Leadership is complex, so we’re told – but is it really? We hear that “leaders are born, not made,” we hear about leadership traits and leadership styles and a whole pile of other things that supposedly make someone a great leader. But does it have to be that complex? Perhaps there’s a simpler approach – one that we can all align to.
Every time the elections come round the conversation turns to leadership. We ask if the people on the TV and radio seeking our votes are good leaders and we wonder if they would lead the country in the right way. It’s the same for business. Good leaders need to do so many things but there are just five things that they must do to become a true leader.
The five traits I’ll describe in my blog are assembled from years of working with the top leaders in large companies. They did many things well but they all displayed the five traits I’ll explain in this post.
I’ll be honest in saying that my approach to assembling these traits contained no science or detailed research. When you’ve seen hundreds of top leaders over the years, some of them on seven-figure salaries plus bonuses, then you know you’re looking at the best and it doesn’t take a genius to work out why they are great leaders.
But the SWAG* approach I took delivered remarkably similar results to many of the more formalised studies so I’m comfortable that what I’m about to tell you will hold up to scrutiny.
Here are the five traits:
That’s it – just five traits. Let’s explore these in more detail.
This is the absolute number one trait – bar none. We want leaders to deliver their message clearly and without ambiguity. They need to make sure we know what’s important in the business, what’s unimportant, why the business is seemingly ignoring certain priorities, where the money will be allocated – and why, why we’re not getting a new IT system – and so on. The list is long but all we need is clarity. What are we doing, which direction are we going in and who’s helping to support? The rest we can work out for ourselves.
Ambiguity in any form will frustrate people and should be avoided. The same goes for “pink and fluffy” promises. Leaders should also avoid ultra-detailed and pedantic messages as generally these cannot be understood.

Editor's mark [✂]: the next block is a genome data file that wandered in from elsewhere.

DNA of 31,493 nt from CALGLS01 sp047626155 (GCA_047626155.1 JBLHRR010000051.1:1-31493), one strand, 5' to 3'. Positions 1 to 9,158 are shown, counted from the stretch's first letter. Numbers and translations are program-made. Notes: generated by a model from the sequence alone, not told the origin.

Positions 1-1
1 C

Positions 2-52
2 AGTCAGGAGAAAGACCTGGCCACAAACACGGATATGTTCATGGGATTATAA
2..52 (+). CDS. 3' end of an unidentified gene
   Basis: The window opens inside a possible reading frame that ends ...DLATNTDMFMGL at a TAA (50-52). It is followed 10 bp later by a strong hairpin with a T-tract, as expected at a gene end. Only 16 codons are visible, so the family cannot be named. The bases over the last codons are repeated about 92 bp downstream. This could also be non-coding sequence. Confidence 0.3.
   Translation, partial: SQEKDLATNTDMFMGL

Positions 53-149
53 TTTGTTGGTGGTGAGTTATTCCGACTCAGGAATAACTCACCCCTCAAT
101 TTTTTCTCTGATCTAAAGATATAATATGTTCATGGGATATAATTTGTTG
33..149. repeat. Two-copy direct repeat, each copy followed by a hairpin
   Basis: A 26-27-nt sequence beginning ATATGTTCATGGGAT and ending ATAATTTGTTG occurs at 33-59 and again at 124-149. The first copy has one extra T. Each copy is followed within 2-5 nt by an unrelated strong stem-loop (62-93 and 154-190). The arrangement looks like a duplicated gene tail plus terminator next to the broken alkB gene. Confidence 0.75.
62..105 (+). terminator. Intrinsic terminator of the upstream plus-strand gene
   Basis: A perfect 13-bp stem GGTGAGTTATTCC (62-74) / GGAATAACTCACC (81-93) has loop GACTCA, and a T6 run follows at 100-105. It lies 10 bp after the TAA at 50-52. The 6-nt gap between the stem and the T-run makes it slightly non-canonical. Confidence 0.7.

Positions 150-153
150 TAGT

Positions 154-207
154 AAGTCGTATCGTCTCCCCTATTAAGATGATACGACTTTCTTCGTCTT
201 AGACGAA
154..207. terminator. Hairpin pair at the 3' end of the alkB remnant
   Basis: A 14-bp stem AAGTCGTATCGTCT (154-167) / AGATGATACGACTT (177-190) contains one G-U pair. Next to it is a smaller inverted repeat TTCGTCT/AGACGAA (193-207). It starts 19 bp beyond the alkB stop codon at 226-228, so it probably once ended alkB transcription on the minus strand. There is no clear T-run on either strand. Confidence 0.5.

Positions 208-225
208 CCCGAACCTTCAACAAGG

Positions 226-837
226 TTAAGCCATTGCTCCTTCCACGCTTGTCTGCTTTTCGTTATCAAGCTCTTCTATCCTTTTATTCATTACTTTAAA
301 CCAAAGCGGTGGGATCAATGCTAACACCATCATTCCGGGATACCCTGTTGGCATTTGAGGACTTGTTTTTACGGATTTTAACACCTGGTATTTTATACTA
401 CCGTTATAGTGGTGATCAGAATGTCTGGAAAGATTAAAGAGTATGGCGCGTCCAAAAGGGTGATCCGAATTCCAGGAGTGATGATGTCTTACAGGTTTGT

One business I worked with had developed clarity to an art form. The £multi-billion electricity generating business had clarity in just three numbers: 0, 63 and 9. I won’t explain the details of these numbers but to everyone in the business it was crystal clear what the business was trying to do and what was important. Brilliant!
Once a leader is clear about what’s important it’s essential they maintain the consistency of that message – at all times. If a leader says something is important then you should hear and see this message everywhere. When Bill Clinton was first running for president he changed his speeches daily. In one city he’d talk about unemployment, in another it would be government spending and so on. He was making little headway. Then one day one of his advisors pulled him up hard and said: “It’s about the economy, stupid!” Bill changed his speeches to talk about the economy at every opportunity and placed local issues in this context. Once he’d done that he was being consistent and that won him the race.
If a business leader fails to be consistent then they will potentially introduce impulses or surprises into the business and this is never good. Failing to be consistent creates uncertainty and uncertainty brings with it a whole range of organisational issues. State what you’re about and stick to it!
Saying something is important is great, repeating that message over and over again is essential but it’s absolutely vital that you put your money where your mouth is and deliver. We want to see promises and policies come to fruition. We want leaders that are focused and manage for results. We want something to get done. We don’t want to see our leaders take their eyes off the ball – especially as they’re the ones that told us how important the ball was!
Authenticity is a tough trait to explain but at the heart of it all is the honesty, believability and empathy of the leader. Although our leaders can be many miles away – in different countries even – we need to feel some form of connection to them. We want to believe that we have a personal relationship with the leader. We want to know that the leader is who they say they are, and we want to believe they have empathy for our situation. We want to know that they have the ability to put themselves in our shoes and see and feel what we see and feel. We want them to be the person they are – not moulded to the person we want them to be.
Ever been moved by a boring presentation, a boring speech or a boring meeting? Thought not. We all need passion in our lives. We do things because we feel passionate about them and it’s the same with leaders. We want our leaders to care, to show passion, to show emotion rather than delivering some dry corporate drivel. Passion attracts us to leaders just as it attracts us to other people. We can forgive many things if we see that underneath it all there is a passion for the journey. Bland leaders will never make it big. Passion tells us that the focus and mission is important – to all of us. Passion shows emotional commitment – and that means a great deal.
Think about these five traits, not just for leaders of big businesses but for yourself as well. In leading your part of the business make sure that you do all you can to lead with clarity, consistency, commitment, authenticity, and passion!
*Oh, and in case you weren’t sure, SWAG is a scientific wide-ar*ed guess!